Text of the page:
Recently a colleague of mine was diving into the Facebook application on Windows 10 when they noticed something odd: plist files.
For those of you not in the know, plist or “Property List” is a data format used widely across Apple devices, both desktop and embedded devices running iOS and the like. They are widely used to hold configuration information but are often used as a more general data storage format. They come in two flavours: an XML based text format and a more compact binary format – but wait, hold up a second! Let’s not get bogged down on what plist files are and focus on the bigger question: what the dickens is this Apple format doing in a Windows application!?
And it doesn’t stop with the presence of plists either! Taking a peek at the application data folder (%APPDATA%\Local\Packages\Facebook.Facebook_8xx8rvfyw5nnt) and heading into the “LocalState” folder we see this:
This here looks a heck-of-a-lot like what you’d expect to see in the application folder of an iOS app, especially in the “Library” folder were we even see references to “NSHTTPCookieStorage” which is only a bloomin’ Mac API (the files contained therein are packed full of plist goodness too!). What in the world is all of this Mac data doing inside a Windows application?
Turning to the installation folder for the App, which you’ll find in “\Program Files\WindowsApps\Facebook.Facebook_[version goes here]”, we find a range of dlls that the app is making use of, but there is a pattern to a number of the file names – can you spot it?
“osmeta” is mentioned in the file names of a number of the dlls. There are even a number of cases where well known libraries (such as ffmpeg and glesv2) have been suffixed by “osmeta” – but what is this mysterious entity?
A little tactical Googling reveals that osmeta is a start-up that Facebook acquired in March 2013 (https://techcrunch.com/2013/04/10/has-facebook-quietly-acquired-osmeta-a-stealth-mobile-software-startup/). Although osmeta’s webpage is long gone, you can still find it on The Internet Archive (https://web.archive.org/web/20130528132601/http://osmeta.com/about/) however it’s very light on detail as to what it was that they were building:
“osmeta is a Silicon Valley startup. We are working on really, really interesting software technology. It's big. We will tell you more when the time is right.”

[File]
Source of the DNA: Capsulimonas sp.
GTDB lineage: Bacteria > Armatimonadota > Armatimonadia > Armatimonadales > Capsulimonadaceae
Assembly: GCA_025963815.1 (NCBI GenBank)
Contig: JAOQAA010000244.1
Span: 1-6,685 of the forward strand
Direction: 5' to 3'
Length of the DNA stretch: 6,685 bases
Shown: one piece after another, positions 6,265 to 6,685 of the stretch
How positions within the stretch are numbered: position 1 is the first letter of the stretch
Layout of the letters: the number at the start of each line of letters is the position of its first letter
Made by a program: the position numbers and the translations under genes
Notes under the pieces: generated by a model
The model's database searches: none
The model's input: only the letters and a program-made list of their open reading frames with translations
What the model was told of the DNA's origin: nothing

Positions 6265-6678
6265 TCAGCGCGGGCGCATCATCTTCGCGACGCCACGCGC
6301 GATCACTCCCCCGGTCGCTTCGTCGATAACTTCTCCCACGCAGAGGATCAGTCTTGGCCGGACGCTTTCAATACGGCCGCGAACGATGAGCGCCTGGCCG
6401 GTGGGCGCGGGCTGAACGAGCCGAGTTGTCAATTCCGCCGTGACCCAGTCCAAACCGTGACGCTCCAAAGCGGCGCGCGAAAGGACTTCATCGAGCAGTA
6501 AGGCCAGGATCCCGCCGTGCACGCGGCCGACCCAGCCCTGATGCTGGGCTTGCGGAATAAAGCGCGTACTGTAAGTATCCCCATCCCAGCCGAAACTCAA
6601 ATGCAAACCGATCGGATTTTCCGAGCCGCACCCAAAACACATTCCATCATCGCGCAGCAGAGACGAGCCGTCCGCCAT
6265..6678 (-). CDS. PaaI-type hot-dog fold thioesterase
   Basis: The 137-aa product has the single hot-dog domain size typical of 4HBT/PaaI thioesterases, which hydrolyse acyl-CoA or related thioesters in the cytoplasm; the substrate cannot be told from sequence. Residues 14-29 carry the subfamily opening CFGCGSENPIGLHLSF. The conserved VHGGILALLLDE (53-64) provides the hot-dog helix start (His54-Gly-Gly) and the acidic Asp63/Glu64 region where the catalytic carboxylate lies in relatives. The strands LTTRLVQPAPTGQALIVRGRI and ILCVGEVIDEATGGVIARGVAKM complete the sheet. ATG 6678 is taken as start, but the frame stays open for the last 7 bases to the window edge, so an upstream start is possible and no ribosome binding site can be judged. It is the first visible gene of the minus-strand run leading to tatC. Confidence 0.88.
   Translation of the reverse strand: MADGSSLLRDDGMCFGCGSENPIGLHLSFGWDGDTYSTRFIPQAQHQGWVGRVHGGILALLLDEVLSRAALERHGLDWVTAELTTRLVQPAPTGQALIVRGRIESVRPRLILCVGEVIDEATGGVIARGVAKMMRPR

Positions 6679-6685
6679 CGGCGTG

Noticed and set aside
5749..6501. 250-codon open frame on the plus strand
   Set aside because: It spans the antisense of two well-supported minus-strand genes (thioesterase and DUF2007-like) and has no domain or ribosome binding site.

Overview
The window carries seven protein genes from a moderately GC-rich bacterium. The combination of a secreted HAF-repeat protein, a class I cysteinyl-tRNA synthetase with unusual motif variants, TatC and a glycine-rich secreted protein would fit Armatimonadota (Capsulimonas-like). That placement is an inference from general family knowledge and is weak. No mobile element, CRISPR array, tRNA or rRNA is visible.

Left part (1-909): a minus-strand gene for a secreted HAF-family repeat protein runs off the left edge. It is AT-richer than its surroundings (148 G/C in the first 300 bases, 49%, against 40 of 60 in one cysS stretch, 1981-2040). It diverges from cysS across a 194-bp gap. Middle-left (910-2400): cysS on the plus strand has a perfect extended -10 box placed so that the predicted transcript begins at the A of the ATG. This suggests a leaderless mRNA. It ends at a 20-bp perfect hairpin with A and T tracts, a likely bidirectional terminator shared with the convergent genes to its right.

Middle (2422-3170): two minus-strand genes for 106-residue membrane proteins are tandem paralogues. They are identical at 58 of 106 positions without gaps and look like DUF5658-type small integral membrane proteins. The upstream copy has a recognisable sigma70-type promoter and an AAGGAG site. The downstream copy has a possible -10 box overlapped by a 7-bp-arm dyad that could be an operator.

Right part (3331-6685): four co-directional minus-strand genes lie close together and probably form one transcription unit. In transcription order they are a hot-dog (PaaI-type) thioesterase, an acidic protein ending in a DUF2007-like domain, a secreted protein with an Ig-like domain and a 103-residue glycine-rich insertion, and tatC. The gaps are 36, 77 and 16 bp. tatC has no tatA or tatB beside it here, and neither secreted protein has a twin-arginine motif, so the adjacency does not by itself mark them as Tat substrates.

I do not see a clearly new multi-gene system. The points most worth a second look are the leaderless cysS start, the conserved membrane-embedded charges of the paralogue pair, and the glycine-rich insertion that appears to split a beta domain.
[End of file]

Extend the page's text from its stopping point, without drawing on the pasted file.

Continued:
However, there are some clues: multiple mentions of software emulation and virtualisation as well as this image accompanied by the caption: “Incredible possibilities, tremendous opportunities—for developers and users of many, many devices everywhere, including devices in cars, airplanes, and consumer electronics.”
Given these clues along with the presence of these “modified” dll files in the installation folder it seems likely that osmeta is providing some kind of interoperability layer, emulation or dare I say: “Meta Operating System” which takes an application designed for one operating system and allows it to run on another (I’m not the first to reach this conclusion: https://news.ycombinator.com/item?id=11599617).
So as to why we’re seeing iOS artefacts all over this Windows 10 app – it’s because it is the iOS App.
This is a somewhat unexpected turn of events, but this iOS to Windows translation is not unheard of. In fact, Microsoft themselves have clearly noticed that iOS is a very popular platform for developers of Apps and have started developing Windows Bridge for iOS, also known as “Project Islandwood” and “WinObjC” (https://developer.microsoft.com/en-us/windows/bridges/ios), which makes it very easy for developers to quickly port their iOS Apps to Windows 10 – so we might expect to see even more iOS-ness making its way to a Windows 10 machine near you, soon!
Principal Analyst (Research & Development)
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